Faced with desperate poverty in the predominantly Muslim country of Niger, women are now earning money for themselves in jobs outside the home, breaking with tradition. "Women have revolted," said Guy Roget, a 42-year old mother of nine.
Two-thirds of the country is desert and Niger has not economically recovered from the drop in world prices of uranium, its principal export, in 1980. Compounding Niger's crisis in export, foreign donors are withholding almost all support until Daouda Malam Wanke restores civilian rule.
Women such as Guy Roget have responded to this economic crisis by taking an active financial role in their families. Guy Roget helped to found a neighborhood women's association whose members collectively contribute to a fund from which they can borrow startup money for small businesses. Zara Abdel Kader, secretary of CONGAFEN, an umbrella group of women's organizations asserted that women's growing economic role is beginning to give women more input in the decision-making concerning their families and communities. This has also caused a backlash in religious fundamentalism exemplified in Niger's ratification of the UN Convention to Eliminate All Forms of Sexual Discrimination Against Women (CEDAW) which led to attacks on women for wearing Western clothing.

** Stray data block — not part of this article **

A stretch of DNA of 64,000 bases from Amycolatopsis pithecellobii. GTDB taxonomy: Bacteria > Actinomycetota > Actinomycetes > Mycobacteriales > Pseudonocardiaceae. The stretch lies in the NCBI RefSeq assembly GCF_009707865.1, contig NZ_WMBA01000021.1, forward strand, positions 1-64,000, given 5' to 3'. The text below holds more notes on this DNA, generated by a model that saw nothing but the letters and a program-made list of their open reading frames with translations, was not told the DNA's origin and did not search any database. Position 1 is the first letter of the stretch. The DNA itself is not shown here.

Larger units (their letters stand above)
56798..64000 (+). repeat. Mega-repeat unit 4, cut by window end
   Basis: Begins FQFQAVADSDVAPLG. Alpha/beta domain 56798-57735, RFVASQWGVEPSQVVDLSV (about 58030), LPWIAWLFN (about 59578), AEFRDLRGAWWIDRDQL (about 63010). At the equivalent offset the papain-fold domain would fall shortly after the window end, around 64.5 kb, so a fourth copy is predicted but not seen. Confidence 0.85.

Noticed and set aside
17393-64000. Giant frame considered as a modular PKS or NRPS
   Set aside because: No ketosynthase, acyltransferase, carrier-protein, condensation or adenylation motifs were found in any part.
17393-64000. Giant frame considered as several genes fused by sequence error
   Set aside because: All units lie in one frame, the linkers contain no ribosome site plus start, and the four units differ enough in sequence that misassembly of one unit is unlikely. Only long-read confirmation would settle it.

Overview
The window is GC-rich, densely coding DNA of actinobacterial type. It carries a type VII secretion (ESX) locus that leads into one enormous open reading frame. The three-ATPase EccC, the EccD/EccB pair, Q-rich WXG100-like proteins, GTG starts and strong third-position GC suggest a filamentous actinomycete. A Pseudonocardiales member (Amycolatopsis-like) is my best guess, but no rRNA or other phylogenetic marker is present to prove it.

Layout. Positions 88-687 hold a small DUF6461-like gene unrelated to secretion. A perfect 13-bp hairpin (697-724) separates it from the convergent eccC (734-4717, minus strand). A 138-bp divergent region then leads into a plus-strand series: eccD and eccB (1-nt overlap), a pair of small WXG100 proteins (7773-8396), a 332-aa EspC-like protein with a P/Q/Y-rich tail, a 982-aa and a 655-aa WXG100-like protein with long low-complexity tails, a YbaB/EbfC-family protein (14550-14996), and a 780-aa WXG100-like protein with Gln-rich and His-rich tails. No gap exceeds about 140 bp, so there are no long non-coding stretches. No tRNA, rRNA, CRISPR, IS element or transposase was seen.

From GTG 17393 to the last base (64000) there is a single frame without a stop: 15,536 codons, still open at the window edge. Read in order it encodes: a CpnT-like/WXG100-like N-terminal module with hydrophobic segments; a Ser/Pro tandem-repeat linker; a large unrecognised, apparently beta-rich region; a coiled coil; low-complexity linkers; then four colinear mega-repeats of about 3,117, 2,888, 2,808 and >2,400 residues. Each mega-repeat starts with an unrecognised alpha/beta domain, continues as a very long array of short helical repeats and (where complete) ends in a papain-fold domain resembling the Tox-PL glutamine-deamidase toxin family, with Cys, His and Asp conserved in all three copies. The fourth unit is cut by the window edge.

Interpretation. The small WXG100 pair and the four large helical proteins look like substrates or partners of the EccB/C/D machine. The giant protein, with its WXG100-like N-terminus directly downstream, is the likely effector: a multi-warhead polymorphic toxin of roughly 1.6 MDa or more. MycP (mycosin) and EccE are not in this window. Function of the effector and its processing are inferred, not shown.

11/25/2015 Afghan Women Launch 16 Days of Activism Against Gender-Based Violence - Afghanistan marked the International Day for the Elimination of Violence Against Women and begun participating in the worldwide 16 Days of Activism Against Gender-Based Violence, which is being called in Afghanistan "Peace from Home to the World." During the launch day's event, which was attended by government officials, including First Lady Rula Ghani and women's rights activists, speakers expressed their commitment to ending violence against women.
First Lady, Rula Ghani gave a speech on ending violence against women and supporting women by stating that "war often leads society towards violence and this violence is in violation of human dignity. . . .